MIAMI -- Add backup catcher to the Marlins' shopping list during the Winter Meetings.
Jeff Mathis, who had been with Miami since 2013, reached agreement Friday with the D-backs on a two-year deal, MLB.com has confirmed. The deal is reportedly worth $4 million.
MLB.com and MLB Network will have wall-to-wall coverage of the 2016 Winter Meetings from the Gaylord National Resort & Convention Center outside Washington, D.C. Fans can watch live streaming of all news conferences and manager availability on MLB.com, including the Rule 5 Draft on Dec. 8 at 9 a.m. ET.
Mathis was one of the most respected players on the Marlins since he was acquired in a blockbuster, 12-player trade with the Blue Jays after the 2012 season.
The 33-year-old, who made $1.5 million in 2016, was a free agent, but the Marlins were still hopeful they could bring him back in 2017. However, in recent weeks, the club has been monitoring the market for catching depth.
Tomas Telis, called up in September, is a candidate to become the backup to J.T. Realmuto. But Miami still may bring in a veteran or two to compete for the job in Spring Training.
A highly respected leader in the clubhouse, Mathis was mainly a defensive specialist and an astute handler of pitchers. In 2016, he batted .238/.267/.333 with two home runs and 15 RBIs.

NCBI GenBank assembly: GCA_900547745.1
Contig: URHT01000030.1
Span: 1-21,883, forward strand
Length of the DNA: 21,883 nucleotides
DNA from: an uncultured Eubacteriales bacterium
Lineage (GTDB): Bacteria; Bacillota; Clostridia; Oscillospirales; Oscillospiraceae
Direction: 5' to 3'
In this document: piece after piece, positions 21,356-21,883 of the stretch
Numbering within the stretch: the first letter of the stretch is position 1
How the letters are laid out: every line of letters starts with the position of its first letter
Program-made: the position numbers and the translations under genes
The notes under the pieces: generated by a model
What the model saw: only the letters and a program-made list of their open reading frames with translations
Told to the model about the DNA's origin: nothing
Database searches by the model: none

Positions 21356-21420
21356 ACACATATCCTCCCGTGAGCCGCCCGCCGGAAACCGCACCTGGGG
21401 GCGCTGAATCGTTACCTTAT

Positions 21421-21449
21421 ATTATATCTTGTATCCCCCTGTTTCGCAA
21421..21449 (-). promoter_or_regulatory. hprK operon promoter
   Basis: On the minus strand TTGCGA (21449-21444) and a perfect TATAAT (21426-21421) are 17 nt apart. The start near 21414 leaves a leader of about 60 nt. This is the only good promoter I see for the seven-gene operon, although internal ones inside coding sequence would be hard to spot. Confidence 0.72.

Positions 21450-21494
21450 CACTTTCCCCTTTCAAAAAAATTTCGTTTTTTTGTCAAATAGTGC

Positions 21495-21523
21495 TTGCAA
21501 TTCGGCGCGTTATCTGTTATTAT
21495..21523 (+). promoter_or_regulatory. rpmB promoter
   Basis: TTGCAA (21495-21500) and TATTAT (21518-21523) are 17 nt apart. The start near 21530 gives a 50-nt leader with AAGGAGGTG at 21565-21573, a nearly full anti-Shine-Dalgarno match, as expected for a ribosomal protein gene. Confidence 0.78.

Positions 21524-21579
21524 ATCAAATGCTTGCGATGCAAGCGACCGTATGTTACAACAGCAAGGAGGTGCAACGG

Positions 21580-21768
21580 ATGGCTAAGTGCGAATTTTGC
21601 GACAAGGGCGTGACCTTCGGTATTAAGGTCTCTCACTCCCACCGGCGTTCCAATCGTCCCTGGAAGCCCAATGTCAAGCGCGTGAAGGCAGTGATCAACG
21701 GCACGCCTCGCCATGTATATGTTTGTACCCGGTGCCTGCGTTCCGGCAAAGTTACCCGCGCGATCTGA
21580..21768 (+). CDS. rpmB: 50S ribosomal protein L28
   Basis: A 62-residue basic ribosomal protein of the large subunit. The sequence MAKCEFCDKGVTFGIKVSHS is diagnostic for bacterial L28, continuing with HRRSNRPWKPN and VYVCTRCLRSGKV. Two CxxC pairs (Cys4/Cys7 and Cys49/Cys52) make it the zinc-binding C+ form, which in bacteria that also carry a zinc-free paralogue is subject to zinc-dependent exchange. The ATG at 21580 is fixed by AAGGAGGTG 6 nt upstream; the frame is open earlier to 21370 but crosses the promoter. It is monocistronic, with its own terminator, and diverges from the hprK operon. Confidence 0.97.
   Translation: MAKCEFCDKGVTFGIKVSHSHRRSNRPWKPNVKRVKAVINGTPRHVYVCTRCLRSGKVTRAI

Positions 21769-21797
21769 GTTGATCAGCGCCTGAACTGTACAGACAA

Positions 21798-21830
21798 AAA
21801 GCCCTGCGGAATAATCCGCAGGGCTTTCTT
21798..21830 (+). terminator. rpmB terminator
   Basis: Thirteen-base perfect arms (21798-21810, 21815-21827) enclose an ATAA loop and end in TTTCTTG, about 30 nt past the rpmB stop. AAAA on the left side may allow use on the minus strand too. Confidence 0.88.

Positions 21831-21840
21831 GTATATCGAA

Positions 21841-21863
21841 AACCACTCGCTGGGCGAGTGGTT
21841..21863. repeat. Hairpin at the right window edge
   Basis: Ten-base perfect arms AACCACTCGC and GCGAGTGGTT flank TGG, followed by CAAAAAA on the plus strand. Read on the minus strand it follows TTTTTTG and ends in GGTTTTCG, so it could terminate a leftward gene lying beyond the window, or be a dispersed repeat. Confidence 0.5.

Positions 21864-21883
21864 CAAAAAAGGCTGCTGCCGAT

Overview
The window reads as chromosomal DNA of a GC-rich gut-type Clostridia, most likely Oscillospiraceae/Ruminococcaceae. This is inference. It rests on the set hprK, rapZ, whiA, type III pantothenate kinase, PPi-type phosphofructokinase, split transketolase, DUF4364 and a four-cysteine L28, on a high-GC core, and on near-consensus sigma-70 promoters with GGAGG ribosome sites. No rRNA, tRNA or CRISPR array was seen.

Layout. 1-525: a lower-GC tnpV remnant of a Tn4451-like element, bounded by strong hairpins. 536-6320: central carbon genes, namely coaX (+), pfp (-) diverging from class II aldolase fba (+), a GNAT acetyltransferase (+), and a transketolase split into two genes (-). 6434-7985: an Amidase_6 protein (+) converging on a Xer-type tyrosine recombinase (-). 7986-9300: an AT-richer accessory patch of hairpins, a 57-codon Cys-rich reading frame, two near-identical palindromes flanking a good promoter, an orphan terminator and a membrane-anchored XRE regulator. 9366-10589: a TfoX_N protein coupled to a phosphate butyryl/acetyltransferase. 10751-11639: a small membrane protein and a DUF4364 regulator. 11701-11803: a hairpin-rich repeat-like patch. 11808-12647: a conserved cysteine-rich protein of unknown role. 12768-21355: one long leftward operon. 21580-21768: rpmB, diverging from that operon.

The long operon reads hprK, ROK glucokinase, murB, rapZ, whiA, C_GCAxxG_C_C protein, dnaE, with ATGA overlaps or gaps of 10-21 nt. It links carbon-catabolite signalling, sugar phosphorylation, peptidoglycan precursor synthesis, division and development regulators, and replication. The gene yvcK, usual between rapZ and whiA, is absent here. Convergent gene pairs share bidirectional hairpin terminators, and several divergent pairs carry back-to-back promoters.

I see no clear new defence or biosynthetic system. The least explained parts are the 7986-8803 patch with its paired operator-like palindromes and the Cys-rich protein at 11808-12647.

Mathis made 36 starts and caught in 38 games, and he had a catcher ERA of 3.28, while throwing out 10 would-be basestealers in 23 attempts. In 310 innings, Mathis allowed one passed ball and had a fielding percentage of .991.
Telis, a switch hitter, spent almost the entire season at Triple-A New Orleans. He caught 12 innings for Miami in 2016.
A native of Venezuela, Telis was 4-for-13 (.308) in limited chances with the Marlins. He started the season finale at Washington, and belted his first MLB home run, which came off 2016 NL Cy Young Award winner Max Scherzer.
Telis is more of an offensive threat than Mathis, but his defense is a work in progress. At New Orleans, he did improve defensively in all areas, including his framing of pitches.
At the plate, he had a slash line of .310/.362/.429 with six home runs and 45 RBIs. He even played some first base to get his bat into the lineup.
Cost will likely be a factor, because Miami is looking to place much of its financial resources into pitching candidates.
Joe Frisaro has covered the Marlins for MLB.com since 2002. He writes a blog, called The Fish Pond. Follow him on Twitter @JoeFrisaro and listen to his podcast. This story was not subject to the approval of Major League Baseball or its clubs.